Volume 24, 2020
Drapers and Gardeners
Two Case Studies in the Cinema of Existential Conscience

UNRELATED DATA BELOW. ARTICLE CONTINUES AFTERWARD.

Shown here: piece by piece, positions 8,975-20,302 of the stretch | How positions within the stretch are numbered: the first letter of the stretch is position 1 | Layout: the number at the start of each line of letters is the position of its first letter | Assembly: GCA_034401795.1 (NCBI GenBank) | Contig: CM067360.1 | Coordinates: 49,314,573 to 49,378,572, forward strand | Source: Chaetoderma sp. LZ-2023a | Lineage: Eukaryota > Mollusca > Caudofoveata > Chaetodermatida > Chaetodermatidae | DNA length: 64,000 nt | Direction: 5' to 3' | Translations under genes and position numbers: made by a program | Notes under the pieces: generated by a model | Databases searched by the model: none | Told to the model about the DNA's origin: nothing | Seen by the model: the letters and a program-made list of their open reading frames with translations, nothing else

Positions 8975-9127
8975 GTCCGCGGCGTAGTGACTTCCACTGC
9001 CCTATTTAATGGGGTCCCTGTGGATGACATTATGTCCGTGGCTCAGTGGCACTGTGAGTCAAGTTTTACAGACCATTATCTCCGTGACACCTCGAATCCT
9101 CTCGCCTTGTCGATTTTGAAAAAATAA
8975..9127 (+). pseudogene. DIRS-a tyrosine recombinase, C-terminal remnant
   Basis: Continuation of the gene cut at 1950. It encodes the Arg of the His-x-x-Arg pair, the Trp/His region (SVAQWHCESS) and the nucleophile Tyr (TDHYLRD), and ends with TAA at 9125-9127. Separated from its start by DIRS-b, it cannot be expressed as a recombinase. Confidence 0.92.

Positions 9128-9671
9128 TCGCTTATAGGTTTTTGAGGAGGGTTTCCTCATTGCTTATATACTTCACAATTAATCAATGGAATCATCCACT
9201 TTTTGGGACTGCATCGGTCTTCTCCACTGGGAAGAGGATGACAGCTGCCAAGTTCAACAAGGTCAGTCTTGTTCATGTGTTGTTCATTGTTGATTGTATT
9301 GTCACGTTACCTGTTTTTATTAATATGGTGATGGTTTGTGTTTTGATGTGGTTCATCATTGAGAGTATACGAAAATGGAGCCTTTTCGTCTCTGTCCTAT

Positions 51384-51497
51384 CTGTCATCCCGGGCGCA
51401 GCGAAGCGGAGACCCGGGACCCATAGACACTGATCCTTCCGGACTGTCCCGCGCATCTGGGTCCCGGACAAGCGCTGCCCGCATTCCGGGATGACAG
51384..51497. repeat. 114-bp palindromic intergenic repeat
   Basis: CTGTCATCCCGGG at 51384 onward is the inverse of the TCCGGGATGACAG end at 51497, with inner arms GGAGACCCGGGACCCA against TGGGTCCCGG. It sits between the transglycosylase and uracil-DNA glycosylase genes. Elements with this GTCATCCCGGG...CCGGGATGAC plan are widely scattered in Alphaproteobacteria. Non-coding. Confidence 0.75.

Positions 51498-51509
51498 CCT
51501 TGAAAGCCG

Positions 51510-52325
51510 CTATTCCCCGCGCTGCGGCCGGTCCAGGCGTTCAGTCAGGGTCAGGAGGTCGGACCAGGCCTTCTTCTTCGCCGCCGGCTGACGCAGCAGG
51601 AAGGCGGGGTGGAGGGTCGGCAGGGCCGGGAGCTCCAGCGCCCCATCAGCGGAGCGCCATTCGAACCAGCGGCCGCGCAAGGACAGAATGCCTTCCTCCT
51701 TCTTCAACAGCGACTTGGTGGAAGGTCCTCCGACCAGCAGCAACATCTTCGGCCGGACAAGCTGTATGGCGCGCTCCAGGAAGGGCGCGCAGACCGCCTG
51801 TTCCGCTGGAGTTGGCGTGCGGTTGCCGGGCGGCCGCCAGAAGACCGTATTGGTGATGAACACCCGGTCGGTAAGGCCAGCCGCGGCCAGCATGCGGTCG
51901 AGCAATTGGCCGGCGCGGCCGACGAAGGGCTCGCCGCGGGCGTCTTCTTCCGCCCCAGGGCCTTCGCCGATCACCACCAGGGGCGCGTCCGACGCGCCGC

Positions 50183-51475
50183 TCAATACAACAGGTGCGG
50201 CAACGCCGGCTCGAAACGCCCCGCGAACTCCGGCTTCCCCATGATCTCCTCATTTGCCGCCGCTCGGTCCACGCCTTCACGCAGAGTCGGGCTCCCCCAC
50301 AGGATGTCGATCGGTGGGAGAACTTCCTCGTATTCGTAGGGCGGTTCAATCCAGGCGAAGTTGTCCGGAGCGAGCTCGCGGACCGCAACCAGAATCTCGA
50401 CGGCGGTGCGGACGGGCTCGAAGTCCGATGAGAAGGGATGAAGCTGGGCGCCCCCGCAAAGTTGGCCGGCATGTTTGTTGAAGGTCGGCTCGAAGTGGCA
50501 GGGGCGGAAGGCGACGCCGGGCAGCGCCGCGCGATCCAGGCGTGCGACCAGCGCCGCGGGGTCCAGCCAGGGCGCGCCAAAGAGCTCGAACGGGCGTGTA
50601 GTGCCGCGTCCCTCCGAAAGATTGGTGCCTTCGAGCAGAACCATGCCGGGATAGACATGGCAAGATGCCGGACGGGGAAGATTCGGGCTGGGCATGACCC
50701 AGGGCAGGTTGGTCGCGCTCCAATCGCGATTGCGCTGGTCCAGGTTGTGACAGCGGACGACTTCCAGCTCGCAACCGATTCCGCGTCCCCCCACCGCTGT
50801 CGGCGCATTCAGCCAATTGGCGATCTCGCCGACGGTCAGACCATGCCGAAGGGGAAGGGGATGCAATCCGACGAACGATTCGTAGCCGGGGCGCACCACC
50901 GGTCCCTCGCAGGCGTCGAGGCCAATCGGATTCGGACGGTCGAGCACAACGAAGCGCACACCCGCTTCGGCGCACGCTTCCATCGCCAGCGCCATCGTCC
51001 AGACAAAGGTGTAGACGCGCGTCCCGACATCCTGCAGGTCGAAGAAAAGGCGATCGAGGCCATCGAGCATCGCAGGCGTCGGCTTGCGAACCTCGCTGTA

This article examines Martin Heidegger's concept of conscience in Being and Time as it is manifested by the characters Don Draper from the television series Mad Men (Matthew Weiner, 2007-2013) and Chauncey Gardiner in the film Being There (Hal Ashby, 1979). The article suggests that Draper hears and occasionally responds to what Heidegger terms the “call of conscience,” whereas Gardiner neither hears this call nor responds to it. Gardiner poses a problem case for Heidegger’s account of Dasein by virtue of failing to exhibit conscience. A question latent in Gardiner’s makeup is what causes him to be this way. The contrast of the characters Draper and Gardiner is approached through the lens of the portrayal of secret identity in filmic media. Both characters live public lives that are at odds with their genuine selves, but they react to this disconnect differently. Core concepts addressed vis-a-vis Heidegger’s account of conscience include facticity, falling, discourse, authenticity, and death. The article concludes that Draper hears and responds to conscience’s call because he has a discursive comprehension of the disconnect between his true self and the public life he has lived; a crucial component of the phenomenon of conscience according to Heidegger is the existential capacity for discourse. Gardiner, in contrast, does not hear conscience at all because his Dasein lacks the discursive element that conscience requires in order to be activated. Gardiner’s being-in-the-world is such that he fails to understand the divide between his lived self and his public self. For Gardiner, these are the same.